Frustration Over Temporary Deal, Shutdown Put Off

By: Brian Johnson
By: Brian Johnson

They braced the cold, and spent their lunch hour voicing their frustration at Washington. About 12 people gathered outside Congressman Mike Rogers' office in Lansing Wednesday to protest the continued government shutdown.

When word spread the government would reopen, the protesters still said it wasn't good enough.

"It's not a fix. It's kicking the can down the road," said James Campana, the Chief Steward at the American Federation of Government Employees AFL-CIO Local 3272.

The protesters want long term solutions.

"Each kick down the road reduces federal funding. For example, the Social Security Administration, we are now under funded and understaffed, and we can't hire now. We are losing people as they retire," said Campana. "It's a ploy, that to a certain extent is succeeding. We are getting eaten bit-by-bit as this goes on."

While the shutdown is ending and the debt ceiling will be raised, the sequester continues-- which the protesters said is hurting their ability to work.

"I don't quite get why we don't worry about our future a little bit more and put ourselves in situations where we have to come out and stand on the street and ask our congressmen to do their job," said Glenn Freeman the President of the Greater Lansing Labor Council.

The protesters want a federal budget approved and an end to the automatic spending cuts.

Many share that view. John Cavanagh works for a firm that does public opinion polling, and said the public will have mixed reviews to Wednesday's quick fix.

"I think they will be frustrated with it," said John Cavanagh, the Co-Founder of EPIC MRA. "They will be happy that the immediate crisis might have been averted, but I don't think there is a stomach for revisiting this drama every six weeks to three months, or even six months."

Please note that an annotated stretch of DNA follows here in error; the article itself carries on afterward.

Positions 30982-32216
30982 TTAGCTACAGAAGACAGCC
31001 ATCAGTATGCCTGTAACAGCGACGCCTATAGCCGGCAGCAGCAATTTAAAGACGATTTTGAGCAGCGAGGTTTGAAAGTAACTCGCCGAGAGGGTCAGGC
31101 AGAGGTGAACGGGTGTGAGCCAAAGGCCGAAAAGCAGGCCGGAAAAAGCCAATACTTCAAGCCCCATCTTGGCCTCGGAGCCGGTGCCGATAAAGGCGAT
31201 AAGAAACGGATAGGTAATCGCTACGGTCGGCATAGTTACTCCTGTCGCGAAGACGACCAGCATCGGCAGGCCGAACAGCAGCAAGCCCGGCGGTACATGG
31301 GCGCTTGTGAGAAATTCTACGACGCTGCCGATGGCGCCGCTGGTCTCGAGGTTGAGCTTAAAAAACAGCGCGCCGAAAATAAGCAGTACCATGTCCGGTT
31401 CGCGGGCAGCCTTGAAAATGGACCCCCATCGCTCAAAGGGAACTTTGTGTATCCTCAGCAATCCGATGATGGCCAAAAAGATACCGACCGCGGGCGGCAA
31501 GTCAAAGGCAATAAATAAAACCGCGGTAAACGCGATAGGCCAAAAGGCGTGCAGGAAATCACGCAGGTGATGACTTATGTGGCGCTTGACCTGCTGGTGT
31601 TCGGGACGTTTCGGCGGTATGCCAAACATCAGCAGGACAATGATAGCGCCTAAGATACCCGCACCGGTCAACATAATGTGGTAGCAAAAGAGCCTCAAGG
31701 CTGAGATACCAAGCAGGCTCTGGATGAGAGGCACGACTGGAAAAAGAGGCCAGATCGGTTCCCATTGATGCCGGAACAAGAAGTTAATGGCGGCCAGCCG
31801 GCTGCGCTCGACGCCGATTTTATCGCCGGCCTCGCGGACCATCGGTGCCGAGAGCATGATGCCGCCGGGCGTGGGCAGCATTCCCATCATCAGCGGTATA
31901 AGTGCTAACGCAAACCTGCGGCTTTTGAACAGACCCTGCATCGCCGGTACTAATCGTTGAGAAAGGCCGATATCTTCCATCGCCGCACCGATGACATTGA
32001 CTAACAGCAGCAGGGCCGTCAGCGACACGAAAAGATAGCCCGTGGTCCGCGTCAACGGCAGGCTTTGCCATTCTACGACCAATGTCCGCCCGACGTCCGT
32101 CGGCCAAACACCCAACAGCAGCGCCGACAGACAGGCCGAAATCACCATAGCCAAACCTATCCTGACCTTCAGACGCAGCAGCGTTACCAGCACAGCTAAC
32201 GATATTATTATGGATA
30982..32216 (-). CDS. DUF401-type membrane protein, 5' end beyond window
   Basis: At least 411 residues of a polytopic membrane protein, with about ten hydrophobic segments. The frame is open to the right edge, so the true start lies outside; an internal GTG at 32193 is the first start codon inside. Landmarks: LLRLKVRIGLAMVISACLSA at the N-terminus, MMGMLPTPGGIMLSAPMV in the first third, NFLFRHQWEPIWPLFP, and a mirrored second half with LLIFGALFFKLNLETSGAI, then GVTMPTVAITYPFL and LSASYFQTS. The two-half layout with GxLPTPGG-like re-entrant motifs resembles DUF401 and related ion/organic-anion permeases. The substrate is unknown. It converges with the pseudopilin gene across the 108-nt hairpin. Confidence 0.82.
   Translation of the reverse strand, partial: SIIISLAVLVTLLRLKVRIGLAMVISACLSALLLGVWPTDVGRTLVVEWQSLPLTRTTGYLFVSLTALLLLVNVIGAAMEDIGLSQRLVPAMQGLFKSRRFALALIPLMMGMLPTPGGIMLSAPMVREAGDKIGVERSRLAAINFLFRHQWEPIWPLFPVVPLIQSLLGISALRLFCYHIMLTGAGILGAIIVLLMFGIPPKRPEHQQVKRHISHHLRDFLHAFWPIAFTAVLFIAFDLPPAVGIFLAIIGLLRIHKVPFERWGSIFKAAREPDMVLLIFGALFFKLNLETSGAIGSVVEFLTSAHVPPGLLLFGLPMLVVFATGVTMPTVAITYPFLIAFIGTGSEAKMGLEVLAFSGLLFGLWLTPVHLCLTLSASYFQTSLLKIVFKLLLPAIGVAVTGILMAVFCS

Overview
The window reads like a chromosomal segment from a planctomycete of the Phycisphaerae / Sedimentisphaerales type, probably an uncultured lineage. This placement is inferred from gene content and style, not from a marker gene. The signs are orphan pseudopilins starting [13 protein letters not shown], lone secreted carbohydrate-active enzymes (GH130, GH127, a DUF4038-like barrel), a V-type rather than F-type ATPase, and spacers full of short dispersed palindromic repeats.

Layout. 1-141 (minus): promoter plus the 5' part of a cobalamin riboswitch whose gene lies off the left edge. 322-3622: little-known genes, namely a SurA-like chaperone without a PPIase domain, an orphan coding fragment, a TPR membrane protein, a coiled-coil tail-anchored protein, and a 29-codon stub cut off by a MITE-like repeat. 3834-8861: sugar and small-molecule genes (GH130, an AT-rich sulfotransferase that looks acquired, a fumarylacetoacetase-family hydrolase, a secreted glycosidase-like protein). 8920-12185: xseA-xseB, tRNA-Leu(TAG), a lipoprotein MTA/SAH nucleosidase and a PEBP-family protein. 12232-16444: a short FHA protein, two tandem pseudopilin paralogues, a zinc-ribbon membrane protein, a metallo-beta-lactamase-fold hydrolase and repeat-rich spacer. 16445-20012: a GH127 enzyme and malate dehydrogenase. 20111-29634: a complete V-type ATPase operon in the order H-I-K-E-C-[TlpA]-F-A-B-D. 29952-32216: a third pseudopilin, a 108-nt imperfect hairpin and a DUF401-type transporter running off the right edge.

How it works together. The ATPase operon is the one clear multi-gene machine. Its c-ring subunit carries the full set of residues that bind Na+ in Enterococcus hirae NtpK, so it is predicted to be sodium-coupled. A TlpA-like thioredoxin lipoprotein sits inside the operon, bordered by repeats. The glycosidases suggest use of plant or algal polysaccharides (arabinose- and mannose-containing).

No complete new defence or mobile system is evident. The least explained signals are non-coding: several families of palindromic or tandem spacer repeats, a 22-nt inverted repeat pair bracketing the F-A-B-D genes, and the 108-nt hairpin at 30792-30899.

The issues fought over are now on the back burner until January. Pushing the debate into an election year.

"These kind of issues are problems if they don't affect you, and they become crises when they do affect you," said Tom Shields the President of the Marketing Resource Group. "[The Shutdown] didn't reach a crisis stage for 80 percent of the people in Michigan--they really didn't feel any affect." More details on that number are found in a poll linked below.

The deal Congress made Wednesday reopens the government through January 15th. It also increases the nation's borrowing authority through February 7th.

"We are going to face this crisis again. I think Obama really did a better job on selling who was at fault on this than what the republicans did. Republicans were all over the map, they weren't consistent they, weren't cohesive as a group. Obama was consistent in his message," said Shields.

Shields says if Congress is smart, it will solve the issue before the holiday break.

"You always like to settle these types of issues the year before an election cycle," said Shields. "You don't want to necessarily go into an election with these types of issues hanging over your head."


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